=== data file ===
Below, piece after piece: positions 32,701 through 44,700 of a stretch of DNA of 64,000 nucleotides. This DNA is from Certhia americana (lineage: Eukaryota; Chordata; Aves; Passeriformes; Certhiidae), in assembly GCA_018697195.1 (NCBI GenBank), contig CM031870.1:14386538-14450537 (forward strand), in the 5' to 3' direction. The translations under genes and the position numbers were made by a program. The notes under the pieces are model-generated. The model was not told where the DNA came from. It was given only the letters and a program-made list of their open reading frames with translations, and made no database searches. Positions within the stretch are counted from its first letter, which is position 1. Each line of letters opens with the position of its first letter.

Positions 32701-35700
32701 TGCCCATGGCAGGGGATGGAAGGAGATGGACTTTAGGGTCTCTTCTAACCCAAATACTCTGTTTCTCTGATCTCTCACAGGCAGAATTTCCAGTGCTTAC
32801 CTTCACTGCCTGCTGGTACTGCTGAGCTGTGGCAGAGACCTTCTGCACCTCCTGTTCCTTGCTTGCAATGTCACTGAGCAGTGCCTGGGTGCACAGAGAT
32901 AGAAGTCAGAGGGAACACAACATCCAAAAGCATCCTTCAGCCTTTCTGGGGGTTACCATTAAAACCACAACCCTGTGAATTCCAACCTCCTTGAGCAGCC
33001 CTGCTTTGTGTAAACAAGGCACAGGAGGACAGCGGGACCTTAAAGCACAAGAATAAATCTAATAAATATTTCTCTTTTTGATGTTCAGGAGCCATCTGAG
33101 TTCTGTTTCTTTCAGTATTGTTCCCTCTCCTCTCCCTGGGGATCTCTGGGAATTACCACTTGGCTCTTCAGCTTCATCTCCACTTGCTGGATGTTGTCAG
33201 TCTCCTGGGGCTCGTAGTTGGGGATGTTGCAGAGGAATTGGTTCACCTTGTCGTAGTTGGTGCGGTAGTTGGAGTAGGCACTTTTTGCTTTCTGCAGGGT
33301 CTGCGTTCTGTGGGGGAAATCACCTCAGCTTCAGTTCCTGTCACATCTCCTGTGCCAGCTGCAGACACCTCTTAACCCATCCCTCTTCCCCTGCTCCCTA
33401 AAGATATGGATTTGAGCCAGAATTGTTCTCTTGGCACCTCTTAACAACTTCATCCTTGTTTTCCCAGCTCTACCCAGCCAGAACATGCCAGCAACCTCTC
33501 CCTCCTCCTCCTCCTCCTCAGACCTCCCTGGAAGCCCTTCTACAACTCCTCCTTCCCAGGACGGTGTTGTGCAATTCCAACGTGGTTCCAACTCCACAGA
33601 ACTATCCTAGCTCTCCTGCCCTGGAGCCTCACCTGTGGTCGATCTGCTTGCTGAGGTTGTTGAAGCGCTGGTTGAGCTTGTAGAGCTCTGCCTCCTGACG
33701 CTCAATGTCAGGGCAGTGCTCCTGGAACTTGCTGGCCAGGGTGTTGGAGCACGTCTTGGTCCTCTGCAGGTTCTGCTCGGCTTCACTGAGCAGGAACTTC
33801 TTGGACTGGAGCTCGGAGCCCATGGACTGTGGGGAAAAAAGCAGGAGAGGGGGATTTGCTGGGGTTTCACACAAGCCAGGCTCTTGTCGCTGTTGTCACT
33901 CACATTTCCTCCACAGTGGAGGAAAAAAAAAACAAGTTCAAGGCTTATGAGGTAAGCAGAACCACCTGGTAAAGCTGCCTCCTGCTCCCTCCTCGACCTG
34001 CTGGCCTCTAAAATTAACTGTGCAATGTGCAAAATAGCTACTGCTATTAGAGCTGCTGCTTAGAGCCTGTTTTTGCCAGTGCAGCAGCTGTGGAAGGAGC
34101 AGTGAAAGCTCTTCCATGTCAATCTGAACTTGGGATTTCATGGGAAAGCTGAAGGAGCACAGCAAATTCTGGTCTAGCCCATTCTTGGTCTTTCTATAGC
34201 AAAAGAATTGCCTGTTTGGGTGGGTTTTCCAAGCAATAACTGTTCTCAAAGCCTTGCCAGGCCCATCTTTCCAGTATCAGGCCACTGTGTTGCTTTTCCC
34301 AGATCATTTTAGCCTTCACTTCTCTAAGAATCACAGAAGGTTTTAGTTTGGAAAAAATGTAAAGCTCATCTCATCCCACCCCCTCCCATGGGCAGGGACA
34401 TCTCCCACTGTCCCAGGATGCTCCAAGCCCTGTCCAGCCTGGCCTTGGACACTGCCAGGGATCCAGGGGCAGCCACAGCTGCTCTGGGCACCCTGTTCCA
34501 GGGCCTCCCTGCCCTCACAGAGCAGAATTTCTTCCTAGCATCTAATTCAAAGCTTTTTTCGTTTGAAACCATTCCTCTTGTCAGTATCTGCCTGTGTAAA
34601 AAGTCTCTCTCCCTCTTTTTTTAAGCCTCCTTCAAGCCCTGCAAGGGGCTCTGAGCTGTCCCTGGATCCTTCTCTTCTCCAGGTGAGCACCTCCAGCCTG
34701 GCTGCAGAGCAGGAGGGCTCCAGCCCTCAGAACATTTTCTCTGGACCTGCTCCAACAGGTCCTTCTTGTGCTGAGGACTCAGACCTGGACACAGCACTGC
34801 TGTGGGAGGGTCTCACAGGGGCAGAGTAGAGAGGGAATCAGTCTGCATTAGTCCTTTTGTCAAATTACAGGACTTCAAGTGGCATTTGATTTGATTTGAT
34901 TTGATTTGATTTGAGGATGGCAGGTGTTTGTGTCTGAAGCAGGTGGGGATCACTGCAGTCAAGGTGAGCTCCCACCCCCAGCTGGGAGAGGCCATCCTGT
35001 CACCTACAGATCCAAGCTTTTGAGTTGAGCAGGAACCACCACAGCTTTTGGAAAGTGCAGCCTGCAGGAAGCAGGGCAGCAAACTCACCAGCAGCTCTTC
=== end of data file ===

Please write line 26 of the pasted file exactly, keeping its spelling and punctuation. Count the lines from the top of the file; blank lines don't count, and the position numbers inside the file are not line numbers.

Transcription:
35001 CACCTACAGATCCAAGCTTTTGAGTTGAGCAGGAACCACCACAGCTTTTGGAAAGTGCAGCCTGCAGGAAGCAGGGCAGCAAACTCACCAGCAGCTCTTC